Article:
Become a Pitchman: Marketing the Billy Mays Way

04August

Become a Pitchman: Marketing the Billy Mays Way

You’re all aware of the mega success that the Pitchmen star and TV sales guru Billy Mays achieved in his lifetime. I recently came across this post from Big Wave Blog that analyzes exactly how Billy Mays was able to get people to buy his products over and over and over again.

Marketing Lessons From Billy Mays: How to Be Your Own Pitchman explores the three secrets that Billy Mays used to sell his products every time – whether it was OxiClean or Mighty Putty or the Hercules Hook. Anyone involved in sales – whether you’re a business owner or a marketer or a copywriter – should read this blog. It’s got lessons that we can all use, no matter what industry we’re in.

For the copywriters out there, this blog reminds us of four key lessons straight from Billy Mays that can all be incorporated into sales copy. These rules can apply to any type of sales copy – a direct mail piece, an email sales letter, your website, and even promotional brochures:

1. Is it clear that the product or service you’re selling is beneficial to your audience? Time to do your research: Who are you talking to? What kinds of things does your audience need or want? For instance, OxiClean was a product that was marketed to people looking for a quick fix to laundry and household stains: people like moms and single men and women. Once you’ve found your target audience, aim your copy to their needs: Do they want to save time with your product or service? Money? The Billy Mays key to a good sales pitch is knowing who your audience is and then speaking directly to their needs.

2. Have you used concrete examples to show the benefits? Billy’s product demonstrations were known for their “wow” factor. Take his Mighty Putty demonstration: he used Mighty Putty to connect the 500-ton HMS Bounty to a tugboat — and then towed the ship through water. It’s a great illustration of the amazing strength of Mighty Putty – and that’s not to mention the demos where he uses Mighty Putty to repair chairs, dressers, cars and appliances. In the same way, your copy needs to have that “wow” factor – it needs to show, not tell. We’re talking the difference between features and benefits here: strong copy has good, specific benefits that explain the features. It’s the difference between saying something like “Mighty Putty is a strong household epoxy” and “Mighty Putty’s holding power can be used to stick any two objects together with the force of 12,000 pounds.” For a refresher, see our previous post about Features vs. Benefits.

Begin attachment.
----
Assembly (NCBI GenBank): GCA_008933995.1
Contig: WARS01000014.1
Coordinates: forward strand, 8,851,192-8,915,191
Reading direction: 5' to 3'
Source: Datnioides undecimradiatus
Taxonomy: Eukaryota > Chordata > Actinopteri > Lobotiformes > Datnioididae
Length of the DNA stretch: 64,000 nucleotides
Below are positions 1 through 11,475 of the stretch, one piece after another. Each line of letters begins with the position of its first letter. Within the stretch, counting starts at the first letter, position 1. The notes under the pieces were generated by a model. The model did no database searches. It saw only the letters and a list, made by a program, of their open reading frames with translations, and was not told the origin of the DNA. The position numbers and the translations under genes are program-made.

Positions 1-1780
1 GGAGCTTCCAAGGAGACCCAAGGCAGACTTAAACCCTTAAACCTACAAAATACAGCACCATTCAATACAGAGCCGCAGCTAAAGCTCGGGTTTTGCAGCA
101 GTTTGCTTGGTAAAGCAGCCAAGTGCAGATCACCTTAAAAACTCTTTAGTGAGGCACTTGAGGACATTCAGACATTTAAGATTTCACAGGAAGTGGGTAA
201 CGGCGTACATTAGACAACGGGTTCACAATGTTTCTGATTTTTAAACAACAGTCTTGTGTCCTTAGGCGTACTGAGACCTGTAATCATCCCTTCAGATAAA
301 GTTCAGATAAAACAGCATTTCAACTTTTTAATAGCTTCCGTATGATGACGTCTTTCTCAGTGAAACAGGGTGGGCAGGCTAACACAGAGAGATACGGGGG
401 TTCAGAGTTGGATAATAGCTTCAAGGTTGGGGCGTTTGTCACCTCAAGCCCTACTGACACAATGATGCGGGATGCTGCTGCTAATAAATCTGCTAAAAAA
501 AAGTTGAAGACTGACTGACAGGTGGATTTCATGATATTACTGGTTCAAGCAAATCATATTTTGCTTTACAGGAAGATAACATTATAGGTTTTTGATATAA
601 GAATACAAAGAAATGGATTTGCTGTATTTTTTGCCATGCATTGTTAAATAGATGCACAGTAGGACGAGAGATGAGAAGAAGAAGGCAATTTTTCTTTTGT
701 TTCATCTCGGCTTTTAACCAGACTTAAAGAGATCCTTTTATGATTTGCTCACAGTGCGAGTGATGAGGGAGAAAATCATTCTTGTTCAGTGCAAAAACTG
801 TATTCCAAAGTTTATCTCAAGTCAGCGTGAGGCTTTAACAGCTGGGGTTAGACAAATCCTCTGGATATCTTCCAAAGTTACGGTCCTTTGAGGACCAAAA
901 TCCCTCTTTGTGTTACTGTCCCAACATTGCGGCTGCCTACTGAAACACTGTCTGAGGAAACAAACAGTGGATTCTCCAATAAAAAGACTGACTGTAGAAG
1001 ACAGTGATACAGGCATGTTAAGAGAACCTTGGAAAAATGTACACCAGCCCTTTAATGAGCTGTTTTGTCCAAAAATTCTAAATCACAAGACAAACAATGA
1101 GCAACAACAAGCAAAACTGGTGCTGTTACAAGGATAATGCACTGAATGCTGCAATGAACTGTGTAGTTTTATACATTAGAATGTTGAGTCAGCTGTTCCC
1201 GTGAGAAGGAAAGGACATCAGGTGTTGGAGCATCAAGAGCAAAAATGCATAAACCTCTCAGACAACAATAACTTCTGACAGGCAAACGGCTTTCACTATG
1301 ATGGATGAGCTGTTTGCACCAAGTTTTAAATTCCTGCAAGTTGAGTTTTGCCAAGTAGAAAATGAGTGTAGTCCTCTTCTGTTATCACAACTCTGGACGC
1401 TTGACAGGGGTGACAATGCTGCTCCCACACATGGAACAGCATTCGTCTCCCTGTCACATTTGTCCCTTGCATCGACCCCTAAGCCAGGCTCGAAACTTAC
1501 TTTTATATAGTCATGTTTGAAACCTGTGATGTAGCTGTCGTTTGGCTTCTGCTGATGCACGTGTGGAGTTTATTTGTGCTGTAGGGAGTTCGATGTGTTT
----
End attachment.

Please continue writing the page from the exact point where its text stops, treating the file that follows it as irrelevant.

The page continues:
And Check out Billy’s Mighty Putty commercial here:

3. Does your copy have clear, immediate calls to action? We’re all familiar with Billy’s calls to action: Buy Now! Call in the next 10 minutes! It’s important that your call to action tells your audience exactly what to do. So it’s time to decide: what action do you want your clients to take? Do you want them to call you up to learn more, buy your product now, or sign up for your email newsletter? You need to be specific in your calls to action –
if it’s not clear exactly what action you want your audience to take, it’s not a good call to action.

4. Have you considered an added value? It’s a classic marketing idea, and Billy Mays was king at it: Order today and get an extra Samurai Shark PLUS Bonus Samurai Shears! Added values can make your call to action more urgent – giving your audience incentive to buy/call/signup/whatever NOW, since they’re getting a limited-time deal or offer. Consider a coupon, a free gift, or a discount on your product or service to make your call to action stronger. Of course, this might not work for every business, but it sure did work for Billy.

Thoughts? Do you love Billy Mays’ sales style – or could you leave it? Let us know what you think!

Posted by Michelle  Posted on 04 Aug 
  • Billy mays, lessons from billy mays, marketing like a pitchman, pitchmen, sales copywriting
  • Post Comments 21

    Posted by Wintress on
    • Aug 4 2009
    Reply  
    Cool video!
    Posted by Paul, copysnips.com on
    • Aug 5 2009
    Reply  
    Anyone who writes sales copy should basically be pitching. I love the Mighty Putty examples, which clearly demonstrate the benefits. Thanks for the great post.